- Disodium pyrophosphate – anti-tartar agent.
- Flavor – yes this was a listed ingredient…
- Sucralose – sweetener.
- Sodium saccharin – sweetener for flavoring.
- Propylene glycol – humectant (prevents toothpaste from drying out).
- PEG/PPG-116/66 copolymer – humectant which prevents toothpaste from drying.
- Sodium lauryl sulfate – surfactant that helps foaming and lathering for cleaning.
- BHT – synthetic antioxidant that is used as a preservative.
The optic white renewal toothpaste comes in a standard rectangular cardboard box. The standout feature is that it had a bright red color design which is the colgate optic white line’s iconic design. Very bold coloring and design in my opinion, you literally can’t miss it.
The box is sealed with some glue so you can’t open it and reclose it without breaking the packaging. Once you open it, you can find the tube of toothpaste nestled inside. There is no protective housing component inside of the box, the tube simply sits in there.
The texture of the plastic on the tube is pretty average. I’ve tried some of the more premium artisanal toothpastes which had a much higher quality of plastic for the tube such as the Boka toothpaste. The boka actually looks and feels like a cosmetic product.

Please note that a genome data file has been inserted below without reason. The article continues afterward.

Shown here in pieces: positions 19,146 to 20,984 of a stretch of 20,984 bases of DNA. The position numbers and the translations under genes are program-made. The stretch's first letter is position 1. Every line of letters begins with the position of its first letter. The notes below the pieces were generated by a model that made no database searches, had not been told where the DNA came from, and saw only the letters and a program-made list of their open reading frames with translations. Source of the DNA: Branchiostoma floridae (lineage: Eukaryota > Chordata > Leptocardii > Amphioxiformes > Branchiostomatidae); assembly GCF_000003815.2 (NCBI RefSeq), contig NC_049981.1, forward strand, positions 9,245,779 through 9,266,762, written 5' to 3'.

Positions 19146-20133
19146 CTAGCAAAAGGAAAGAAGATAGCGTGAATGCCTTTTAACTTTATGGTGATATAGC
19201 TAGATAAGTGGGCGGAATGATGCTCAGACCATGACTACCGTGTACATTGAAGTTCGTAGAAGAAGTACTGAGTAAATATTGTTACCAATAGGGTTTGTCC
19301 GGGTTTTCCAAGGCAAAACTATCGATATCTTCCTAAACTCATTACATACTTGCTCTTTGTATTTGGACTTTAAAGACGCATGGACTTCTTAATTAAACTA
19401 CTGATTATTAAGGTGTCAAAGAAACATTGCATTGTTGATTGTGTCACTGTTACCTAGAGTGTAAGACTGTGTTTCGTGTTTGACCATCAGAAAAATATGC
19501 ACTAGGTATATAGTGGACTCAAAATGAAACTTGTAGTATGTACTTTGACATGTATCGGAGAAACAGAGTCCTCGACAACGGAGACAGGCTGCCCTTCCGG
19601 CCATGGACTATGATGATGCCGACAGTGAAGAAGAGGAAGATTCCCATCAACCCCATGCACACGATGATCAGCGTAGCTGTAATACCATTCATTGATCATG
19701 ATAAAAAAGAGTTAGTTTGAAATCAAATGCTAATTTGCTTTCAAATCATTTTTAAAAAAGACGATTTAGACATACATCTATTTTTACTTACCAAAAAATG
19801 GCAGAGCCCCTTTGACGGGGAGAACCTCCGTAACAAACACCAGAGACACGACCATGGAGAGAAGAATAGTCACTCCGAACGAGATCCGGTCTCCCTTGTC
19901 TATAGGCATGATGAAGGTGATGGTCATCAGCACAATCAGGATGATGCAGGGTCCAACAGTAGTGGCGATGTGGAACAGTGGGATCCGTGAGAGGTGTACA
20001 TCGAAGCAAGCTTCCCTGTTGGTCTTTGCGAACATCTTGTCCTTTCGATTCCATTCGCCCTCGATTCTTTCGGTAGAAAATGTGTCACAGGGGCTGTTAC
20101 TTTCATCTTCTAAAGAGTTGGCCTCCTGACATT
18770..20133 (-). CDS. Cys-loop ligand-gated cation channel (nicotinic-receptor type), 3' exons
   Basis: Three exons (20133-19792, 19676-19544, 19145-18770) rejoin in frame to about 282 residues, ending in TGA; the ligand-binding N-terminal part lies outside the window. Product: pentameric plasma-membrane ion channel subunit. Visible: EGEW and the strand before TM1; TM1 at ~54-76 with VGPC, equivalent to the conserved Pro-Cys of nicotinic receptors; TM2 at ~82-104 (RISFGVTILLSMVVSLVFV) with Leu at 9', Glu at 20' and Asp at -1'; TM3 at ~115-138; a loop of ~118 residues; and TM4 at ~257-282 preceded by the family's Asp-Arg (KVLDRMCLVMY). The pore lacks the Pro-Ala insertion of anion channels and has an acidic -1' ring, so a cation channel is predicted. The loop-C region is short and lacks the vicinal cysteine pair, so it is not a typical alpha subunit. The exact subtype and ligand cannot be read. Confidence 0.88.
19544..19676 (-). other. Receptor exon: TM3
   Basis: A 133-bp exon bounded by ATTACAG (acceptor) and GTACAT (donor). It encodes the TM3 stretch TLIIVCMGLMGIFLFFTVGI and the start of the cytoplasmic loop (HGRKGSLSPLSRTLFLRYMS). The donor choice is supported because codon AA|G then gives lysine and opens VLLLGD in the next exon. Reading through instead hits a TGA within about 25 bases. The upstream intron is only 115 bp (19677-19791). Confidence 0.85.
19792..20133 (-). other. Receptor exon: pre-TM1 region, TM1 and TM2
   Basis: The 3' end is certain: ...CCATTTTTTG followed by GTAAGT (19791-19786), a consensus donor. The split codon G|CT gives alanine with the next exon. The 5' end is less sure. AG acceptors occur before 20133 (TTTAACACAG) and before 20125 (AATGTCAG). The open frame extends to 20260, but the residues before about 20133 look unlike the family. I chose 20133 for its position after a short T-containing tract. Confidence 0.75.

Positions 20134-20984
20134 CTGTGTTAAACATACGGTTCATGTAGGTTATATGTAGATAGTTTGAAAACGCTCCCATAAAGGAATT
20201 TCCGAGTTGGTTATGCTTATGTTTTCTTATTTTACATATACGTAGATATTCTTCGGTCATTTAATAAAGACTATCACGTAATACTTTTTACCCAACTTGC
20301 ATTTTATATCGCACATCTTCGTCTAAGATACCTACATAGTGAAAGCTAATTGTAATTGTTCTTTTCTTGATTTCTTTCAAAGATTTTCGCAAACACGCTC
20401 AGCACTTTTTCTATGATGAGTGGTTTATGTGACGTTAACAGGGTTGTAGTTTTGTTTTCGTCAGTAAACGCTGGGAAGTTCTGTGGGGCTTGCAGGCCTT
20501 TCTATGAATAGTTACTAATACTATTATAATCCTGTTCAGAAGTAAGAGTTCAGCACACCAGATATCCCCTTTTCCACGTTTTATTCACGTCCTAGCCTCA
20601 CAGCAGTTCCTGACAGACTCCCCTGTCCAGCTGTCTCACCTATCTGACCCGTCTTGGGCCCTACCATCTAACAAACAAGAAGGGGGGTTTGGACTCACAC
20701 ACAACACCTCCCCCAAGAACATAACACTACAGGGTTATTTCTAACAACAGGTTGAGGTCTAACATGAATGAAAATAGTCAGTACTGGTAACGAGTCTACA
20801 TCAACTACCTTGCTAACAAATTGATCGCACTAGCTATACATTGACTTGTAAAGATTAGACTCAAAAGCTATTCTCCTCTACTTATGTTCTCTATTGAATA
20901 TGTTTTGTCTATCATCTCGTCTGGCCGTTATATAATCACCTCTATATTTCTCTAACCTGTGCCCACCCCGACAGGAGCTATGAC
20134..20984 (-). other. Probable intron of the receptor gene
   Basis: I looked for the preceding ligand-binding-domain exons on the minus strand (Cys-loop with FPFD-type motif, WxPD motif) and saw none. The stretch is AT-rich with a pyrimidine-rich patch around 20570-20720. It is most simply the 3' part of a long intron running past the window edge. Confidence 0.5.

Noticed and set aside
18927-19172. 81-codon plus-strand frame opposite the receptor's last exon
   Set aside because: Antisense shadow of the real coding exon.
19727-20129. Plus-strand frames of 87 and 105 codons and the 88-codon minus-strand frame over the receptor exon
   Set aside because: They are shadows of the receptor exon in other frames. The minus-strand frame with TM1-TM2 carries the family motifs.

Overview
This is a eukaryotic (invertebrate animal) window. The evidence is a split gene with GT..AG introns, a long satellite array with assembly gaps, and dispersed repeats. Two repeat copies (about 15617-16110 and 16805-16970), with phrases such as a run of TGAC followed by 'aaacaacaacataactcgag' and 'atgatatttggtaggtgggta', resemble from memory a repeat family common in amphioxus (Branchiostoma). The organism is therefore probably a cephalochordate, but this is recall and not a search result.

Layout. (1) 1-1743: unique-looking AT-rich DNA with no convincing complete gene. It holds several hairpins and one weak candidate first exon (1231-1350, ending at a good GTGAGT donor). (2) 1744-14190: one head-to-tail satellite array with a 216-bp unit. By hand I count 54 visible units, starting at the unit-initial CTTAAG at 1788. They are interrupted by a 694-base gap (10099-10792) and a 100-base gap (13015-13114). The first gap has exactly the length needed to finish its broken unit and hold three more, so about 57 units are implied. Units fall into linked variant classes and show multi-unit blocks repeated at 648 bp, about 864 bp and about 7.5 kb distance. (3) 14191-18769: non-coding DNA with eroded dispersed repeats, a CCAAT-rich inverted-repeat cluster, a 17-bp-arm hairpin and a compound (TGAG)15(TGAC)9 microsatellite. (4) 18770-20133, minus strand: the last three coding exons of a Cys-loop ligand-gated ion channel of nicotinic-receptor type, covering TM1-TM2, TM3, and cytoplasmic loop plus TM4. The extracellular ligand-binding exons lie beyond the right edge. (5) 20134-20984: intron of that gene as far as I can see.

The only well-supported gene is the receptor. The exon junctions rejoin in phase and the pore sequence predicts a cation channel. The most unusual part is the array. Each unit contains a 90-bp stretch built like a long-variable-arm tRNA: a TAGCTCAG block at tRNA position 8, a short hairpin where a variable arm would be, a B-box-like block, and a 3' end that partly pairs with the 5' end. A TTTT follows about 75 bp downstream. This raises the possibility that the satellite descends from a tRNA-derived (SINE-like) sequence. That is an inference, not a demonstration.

Anyway, all you need to do to begin using the renewal toothpaste is to open the cap, which is a flip cap. I do like the flip cap design because it is convenient for opening and closing. The only unfortunate thing is that there is no aluminium freshness seal once you open the cap.
After you use it, you can store the toothpaste in a vertical upright position which is another design feature that I really like. In my opinion, the vertical standing toothpastes give your bathroom sink a cleaner look when compared to the tubes that lay flat.
A bonus for an upright toothpaste is that gravity naturally pulls the paste inside the tube down to the opening. This way you don’t have to do as much squeezing to dispense it onto your toothbrush. It also ensures that every last drop will be used so you get the most out of your money.
After using the colgate optic white renewal toothpaste, my mouth felt incredibly fresh and clean immediately afterwards. I suspect it has to do with the peroxide which is an antiseptic that can obliterate oral bacteria.